Last week I told you why I decided against art school. You can read about that here if you missed it.
It was actually my decision to not go to art school that helped me figure out why I was so drawn to painting food. I would sit at my desk or on the floor of my dorm room and paint pictures of donuts, cupcakes, burgers, and ice cream cones, but if anyone asked me why I was obsessed with painting food I didn’t really have an answer beyond, “because I like those things!”
At the end of my sophomore year of college, I settled on a major in Hospitality Administration, but it was in my senior year that I discovered that if I did one extra writing assignment I could earn 8 credits toward a Masters in Gastronomy and then continue straight into that program after graduation.
I had read about the Gastronomy program as a freshman and was intrigued by the class list. There was food history, cheese studies, history of pots and pans, food anthropology, and so many more. I tucked it in the back of my mind and low and behold, it popped up again right before graduation!
I didn’t know exactly what it would be like or what I might do with this kind of education, but I was hoping that I might somehow be able to combine it with the art I was making. I told several people this and got the classic “yeah ok…” look, but I knew I would figure it out. It just seemed like such an obvious fit.
I started with some introductory classes and was immediately excited to be in rooms full of people as obsessed with talking about food as I was. There were students with history backgrounds heading toward PhDs, students who worked in marketing for food companies, students interested in food policy, and so many other food-obsessed classmates. I felt like I had found my people.
I learned too much to recap here, but what really spoke to me were the lessons and readings about food memory, identity, and nostalgia. The most classic example is Proust’s madeleine. If you haven’t read that portion of “Remembrance of Things Past” I highly encourage you to read it here. But the gist is that Proust takes a bite of a madeleine dipped in tea and is instantly overcome with joy and nostalgia for a moment in the past that he can’t quite put his finger on until he accepts that he might not be able to remember.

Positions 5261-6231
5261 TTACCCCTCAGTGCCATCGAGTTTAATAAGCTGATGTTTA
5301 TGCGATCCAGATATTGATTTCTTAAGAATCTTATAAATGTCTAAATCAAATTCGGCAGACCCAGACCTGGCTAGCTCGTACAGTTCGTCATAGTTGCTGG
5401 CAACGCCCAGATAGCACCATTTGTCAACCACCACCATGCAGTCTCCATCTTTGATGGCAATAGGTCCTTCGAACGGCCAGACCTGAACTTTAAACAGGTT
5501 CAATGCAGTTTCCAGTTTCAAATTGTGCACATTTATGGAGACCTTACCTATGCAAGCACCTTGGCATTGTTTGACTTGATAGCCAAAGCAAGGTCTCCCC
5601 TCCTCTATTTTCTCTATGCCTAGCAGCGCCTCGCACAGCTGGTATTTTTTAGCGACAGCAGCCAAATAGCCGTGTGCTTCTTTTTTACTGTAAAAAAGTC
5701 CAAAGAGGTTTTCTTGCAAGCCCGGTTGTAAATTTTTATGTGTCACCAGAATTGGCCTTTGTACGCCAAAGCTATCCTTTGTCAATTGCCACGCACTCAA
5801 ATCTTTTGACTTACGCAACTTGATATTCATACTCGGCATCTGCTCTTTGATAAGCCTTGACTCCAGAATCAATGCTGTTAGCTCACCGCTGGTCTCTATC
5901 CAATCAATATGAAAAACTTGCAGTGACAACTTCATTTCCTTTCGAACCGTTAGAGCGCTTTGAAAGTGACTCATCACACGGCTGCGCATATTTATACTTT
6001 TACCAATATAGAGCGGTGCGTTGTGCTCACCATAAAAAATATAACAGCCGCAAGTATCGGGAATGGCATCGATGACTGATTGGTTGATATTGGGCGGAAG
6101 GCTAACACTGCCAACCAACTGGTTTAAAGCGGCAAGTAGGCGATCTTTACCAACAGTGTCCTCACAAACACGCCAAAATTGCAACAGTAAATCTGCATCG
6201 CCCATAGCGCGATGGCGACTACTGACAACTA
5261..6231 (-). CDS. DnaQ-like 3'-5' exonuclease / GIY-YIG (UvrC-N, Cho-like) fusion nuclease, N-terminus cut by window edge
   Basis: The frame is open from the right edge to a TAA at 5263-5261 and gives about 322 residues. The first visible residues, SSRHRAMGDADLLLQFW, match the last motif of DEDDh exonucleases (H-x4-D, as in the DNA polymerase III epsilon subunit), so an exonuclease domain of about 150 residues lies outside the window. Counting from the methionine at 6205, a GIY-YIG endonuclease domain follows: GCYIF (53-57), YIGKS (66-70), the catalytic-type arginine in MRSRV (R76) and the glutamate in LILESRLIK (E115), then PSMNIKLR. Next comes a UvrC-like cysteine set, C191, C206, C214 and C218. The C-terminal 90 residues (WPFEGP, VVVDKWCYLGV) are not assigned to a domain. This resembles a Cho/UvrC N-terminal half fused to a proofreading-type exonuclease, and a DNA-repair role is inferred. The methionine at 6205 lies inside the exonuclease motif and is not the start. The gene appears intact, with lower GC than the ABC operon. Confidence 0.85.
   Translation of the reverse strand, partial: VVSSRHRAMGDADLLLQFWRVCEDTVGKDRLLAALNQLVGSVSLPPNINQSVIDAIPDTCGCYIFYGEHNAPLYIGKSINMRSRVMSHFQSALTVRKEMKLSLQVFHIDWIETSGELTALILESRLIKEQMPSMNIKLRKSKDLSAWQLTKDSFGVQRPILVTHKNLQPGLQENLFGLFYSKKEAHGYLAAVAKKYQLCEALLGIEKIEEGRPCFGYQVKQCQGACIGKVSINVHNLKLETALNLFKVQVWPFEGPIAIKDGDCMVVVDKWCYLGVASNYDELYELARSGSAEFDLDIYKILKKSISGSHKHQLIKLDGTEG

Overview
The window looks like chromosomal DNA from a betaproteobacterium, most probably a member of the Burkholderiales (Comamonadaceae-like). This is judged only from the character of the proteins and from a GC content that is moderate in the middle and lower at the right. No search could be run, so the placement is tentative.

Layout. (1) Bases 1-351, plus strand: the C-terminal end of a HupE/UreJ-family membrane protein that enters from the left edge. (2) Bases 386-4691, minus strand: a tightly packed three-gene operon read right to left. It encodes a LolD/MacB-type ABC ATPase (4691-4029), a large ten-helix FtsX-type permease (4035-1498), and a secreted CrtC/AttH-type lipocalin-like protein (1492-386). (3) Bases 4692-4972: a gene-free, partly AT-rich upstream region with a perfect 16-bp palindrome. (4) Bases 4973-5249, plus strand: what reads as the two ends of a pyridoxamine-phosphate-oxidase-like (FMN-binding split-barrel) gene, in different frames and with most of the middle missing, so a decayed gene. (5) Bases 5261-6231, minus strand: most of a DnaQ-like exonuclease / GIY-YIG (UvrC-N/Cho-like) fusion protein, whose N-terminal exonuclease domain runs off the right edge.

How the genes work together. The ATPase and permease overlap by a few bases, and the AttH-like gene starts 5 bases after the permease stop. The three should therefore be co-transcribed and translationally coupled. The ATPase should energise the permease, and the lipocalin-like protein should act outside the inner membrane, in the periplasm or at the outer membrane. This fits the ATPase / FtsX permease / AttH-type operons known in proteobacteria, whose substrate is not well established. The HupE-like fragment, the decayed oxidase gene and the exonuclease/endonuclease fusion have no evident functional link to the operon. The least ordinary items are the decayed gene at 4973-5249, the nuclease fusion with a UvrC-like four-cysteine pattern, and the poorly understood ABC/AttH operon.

A more contemporary example of this same thing is the end of Ratatouille when the food critic Ego takes a bite of his ratatouille and is instantly transported to his childhood.
Through lengthy class discussions about food and memory and culture and identity, it occurred to me that this overwhelming sense of joyful memory and nostalgia triggered by food is EXACTLY what was inspiring me to paint food all along. It wasn’t about the food at all. It was about the joy and the memories. I just wasn’t able to articulate that before!
It has been 3 years since I graduated from the Gastronomy program, but I’ve been using what I learned as inspiration ever since, even if just subconsciously.
Gaining a deeper understanding of my creative inspiration helped me tremendously to keep going and keep paying attention to the things that really inspired me to paint. Being around other people who loved talking about food as much as I did also validated that food and nostalgia and memory are worth talking about!
There are still days when I wonder what my life as an artist would be like if I had sucked it up and gone to art school, but I think pursuing my interests and letting them inform my art was a better decision for me.
Artistic technique is definitely important, but I think that a love for your subject and inspiration helps you make better art than technique alone can.
What gets you excited as an artist? What subjects appear over and over in your work? What feeling are you most often trying to convey?
Tell me in a comment below!